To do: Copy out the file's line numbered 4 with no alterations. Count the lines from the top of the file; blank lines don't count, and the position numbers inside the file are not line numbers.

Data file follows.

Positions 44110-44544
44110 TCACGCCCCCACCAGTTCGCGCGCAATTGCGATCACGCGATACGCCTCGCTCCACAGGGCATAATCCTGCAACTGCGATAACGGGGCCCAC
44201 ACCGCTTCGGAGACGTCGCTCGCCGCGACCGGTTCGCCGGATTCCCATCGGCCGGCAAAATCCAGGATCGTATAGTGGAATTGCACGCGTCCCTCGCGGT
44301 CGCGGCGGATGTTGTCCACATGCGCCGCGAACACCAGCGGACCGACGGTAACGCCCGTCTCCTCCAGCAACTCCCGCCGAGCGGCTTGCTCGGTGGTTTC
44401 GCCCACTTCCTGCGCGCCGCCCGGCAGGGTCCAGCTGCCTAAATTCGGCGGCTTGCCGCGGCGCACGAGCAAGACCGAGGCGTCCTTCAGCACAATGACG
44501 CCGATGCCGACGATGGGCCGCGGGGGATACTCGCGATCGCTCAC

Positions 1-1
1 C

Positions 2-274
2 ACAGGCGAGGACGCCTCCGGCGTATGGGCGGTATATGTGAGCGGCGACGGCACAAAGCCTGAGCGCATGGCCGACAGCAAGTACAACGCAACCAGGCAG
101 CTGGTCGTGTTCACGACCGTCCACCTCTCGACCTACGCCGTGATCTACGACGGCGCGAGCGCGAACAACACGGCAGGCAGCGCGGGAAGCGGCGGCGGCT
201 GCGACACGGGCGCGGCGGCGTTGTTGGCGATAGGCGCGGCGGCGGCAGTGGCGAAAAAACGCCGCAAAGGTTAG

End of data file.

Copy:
44301 CGCGGCGGATGTTGTCCACATGCGCCGCGAACACCAGCGGACCGACGGTAACGCCCGTCTCCTCCAGCAACTCCCGCCGAGCGGCTTGCTCGGTGGTTTC